Let me clue you in on a secret, especially those of you who are retirement or income investors.
Just because a company has a well-known name doesn’t mean you should park your money in the stock. Just because it’s one of many large-cap stocks that analysts talk about as being “safe” doesn’t mean it is.
There’s a tendency for large-cap stocks to rest on their laurels and become slow and stodgy. You don’t want to hold these stocks, because they are not only being left behind in the 21st century, but they also probably sport price-to-earnings ratios that are vastly in excess of fair value. Moreover, they are most likely growing at a very slow rate, but management engages in some financial engineering via buybacks and big expense cuts to boost the EPS growth.
Don’t be fooled.
Today, we’re going to look at three such large-cap stocks you should sell now. There are better places for your money.
Large-Cap Stocks to Sell: McDonald’s Corporation (MCD)
I hate to say it, but as for large-cap stocks, my beloved McDonald’s Corporation (NYSE:MCD) is now facing headwinds unlike any it has experienced before.
Until recently, Ronald and his pals really only had to contend with other burger joints. Even those other chains didn’t come close to his market share.
Now, however, McDonaldland is facing a two-front war. Mayor McCheese and Grimace are doing battle with a resurgent Burger King Worldwide Inc (NYSE:BKW), which just merged with Tim Horton’s, not to mention other surging contenders like Five Guys and newly public Shake Shack Inc (NYSE:SHAK).
The Fry Guys and Big Mac are taking on everyone else, too, and that’s a lot of different food types. See, the notion of fast healthy food has become a reality. While MCD stock has gone to a healthier menu, it’s still struggling against the likes of Chipotle Mexican Grill, Inc. (NYSE:CMG), and hordes of different styles of reasonably priced foods.
MCD stock replaced its CEO amidst poor execution, but now it must face a daunting reality. The company can compete with anyone on price, but now it must also compete on quality and perception of healthy eating. McDonald’s is going to need a true visionary to move it forward.
Large-Cap Stocks to Sell: DuPont (DD)
I don’t intend to be nasty, because I thought the film Foxcatcher was really well-made and entertaining. However, E I Du Pont De Nemours And Co (NYSE:DD), or simply DuPont, appears to be as ill as the film’s lead, the infamous John DuPont.
DD stock used to be synonymous with some incredible innovations, particularly in chemicals, like Kevlar, Mylar and Orlon, as well as the famous Teflon. Its business also stretched into oil and gas. Except now it really isn’t sure what it is.
DD stock sold its energy business to ConocoPhillips (NYSE:COP). Then it divested its fibers and textiles division. Then it bailed on coatings and paints. Finally, the planned chemicals business is being spun off.
What exactly is left?
DuPont has moved strongly into agriculture, now accounting for about a third of revenues, as well as materials, nutrition and health, and industrial bioscience. It is certainly making progress in all of these areas.
However, the stock trades at PEG ratio of well over 2, and earnings per share have been goosed by a lot of share buybacks.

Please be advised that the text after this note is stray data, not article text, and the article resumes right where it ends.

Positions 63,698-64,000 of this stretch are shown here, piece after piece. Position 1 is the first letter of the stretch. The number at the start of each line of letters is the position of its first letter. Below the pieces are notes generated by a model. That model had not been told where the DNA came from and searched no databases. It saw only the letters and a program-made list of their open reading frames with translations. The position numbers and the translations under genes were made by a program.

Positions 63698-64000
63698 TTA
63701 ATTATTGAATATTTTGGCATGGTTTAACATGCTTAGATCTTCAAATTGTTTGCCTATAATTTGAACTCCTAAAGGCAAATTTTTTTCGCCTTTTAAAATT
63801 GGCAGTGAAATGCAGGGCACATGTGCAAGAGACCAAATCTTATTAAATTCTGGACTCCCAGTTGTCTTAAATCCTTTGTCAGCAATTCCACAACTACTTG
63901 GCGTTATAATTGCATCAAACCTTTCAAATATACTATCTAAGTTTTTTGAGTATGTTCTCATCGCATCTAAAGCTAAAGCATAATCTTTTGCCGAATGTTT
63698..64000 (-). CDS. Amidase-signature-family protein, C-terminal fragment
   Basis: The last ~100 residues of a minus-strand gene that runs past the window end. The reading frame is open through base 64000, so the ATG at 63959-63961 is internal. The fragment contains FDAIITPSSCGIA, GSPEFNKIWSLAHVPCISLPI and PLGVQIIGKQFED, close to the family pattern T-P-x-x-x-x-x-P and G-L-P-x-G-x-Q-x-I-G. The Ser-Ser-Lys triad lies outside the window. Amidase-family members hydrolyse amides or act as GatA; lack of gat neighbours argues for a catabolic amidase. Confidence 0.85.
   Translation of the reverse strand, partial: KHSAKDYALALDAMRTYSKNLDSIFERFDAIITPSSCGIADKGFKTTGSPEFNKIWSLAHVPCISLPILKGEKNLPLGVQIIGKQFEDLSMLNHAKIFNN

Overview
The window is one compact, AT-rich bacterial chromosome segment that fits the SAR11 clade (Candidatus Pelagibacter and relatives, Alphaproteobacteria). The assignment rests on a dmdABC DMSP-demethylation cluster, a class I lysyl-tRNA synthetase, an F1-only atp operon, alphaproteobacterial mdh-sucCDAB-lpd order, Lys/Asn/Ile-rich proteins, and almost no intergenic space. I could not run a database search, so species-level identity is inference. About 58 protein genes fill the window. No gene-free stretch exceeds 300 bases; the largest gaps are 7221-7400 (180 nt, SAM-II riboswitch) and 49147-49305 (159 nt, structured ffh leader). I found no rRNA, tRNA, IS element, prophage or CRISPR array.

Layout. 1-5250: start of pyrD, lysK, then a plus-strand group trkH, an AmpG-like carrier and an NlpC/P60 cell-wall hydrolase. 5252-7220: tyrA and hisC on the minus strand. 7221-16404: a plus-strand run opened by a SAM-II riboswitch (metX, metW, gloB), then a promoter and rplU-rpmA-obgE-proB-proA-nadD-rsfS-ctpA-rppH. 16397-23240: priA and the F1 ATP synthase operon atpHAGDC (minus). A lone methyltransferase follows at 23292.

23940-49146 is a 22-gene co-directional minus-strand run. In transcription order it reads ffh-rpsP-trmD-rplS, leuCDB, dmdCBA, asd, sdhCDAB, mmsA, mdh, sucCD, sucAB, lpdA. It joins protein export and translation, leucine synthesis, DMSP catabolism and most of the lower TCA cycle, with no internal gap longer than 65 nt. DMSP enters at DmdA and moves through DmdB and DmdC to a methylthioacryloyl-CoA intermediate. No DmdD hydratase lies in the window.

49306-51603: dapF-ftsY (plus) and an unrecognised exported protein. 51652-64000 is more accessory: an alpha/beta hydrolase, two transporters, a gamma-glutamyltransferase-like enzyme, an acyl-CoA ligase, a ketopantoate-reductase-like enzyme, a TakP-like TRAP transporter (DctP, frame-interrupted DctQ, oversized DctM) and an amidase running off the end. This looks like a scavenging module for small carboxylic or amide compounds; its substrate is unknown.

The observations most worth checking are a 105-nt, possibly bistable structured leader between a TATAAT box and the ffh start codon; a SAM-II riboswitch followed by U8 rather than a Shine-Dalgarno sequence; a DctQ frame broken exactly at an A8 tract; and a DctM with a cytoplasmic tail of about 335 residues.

I say just watch Foxcatcher instead and reinvest your funds elsewhere.
Large-Cap Stocks to Sell: Cisco Systems, Inc. (CSCO)
This next one I’ll admit that I’m on the fence about. I fondly remember the days when Cisco Systems, Inc. (NASDAQ:CSCO) was one of the “Four Horsemen of the Nasdaq,” a group of four large-cap stocks that were growing like crazy.
Now, things are a bit shakier. Cisco has experienced a tumultuous time — its disparate divisions weren’t creating hardware that worked well together, expensive acquisitions designed to upgrade technology crapped out, and the market ripped ahead of CSCO.
Nowadays, the buzzwords are “virtualization of hardware,” which is essentially creating software to make hardware work better. Cisco used to be competing against other hardware companies, but now it has to deal with software companies that specialize in the Internet.
So CSCO stock has been trying to transition to be a software play, targeting cloud computing, virtual Internet switches, and internet links between different devices and systems, whether it be manufacturing tools or healthcare devices, or auto or home entertainment, right on over to heating and cooling systems.
All that said, things have gone well for Cisco of late. This week’s earnings report looks especially good, and its turnaround at least appears to be catching hold.
Of these three stocks, this is the least certain sell. This is more of a coin toss that really depends on your personal long-term goals. I like other tech stocks to outperform CSCO stock, so I would take any gains I’ve made in CSCO of late and try my luck elsewhere.
It’s OK to keep the faith. Just don’t expect Cisco to go above $35 any time soon.
Lawrence Meyers is the CEO of PDL Capital, a specialty lender focusing on consumer finance. He is the manager of the forthcoming Liberty Portfolio, has 20 years’ worth of experience in the stock market and has written more than 1,200 articles on investing. As of this writing, he did not hold a position in any of the aforementioned securities. He can be reached at TheLibertyPortfolio@gmail.com.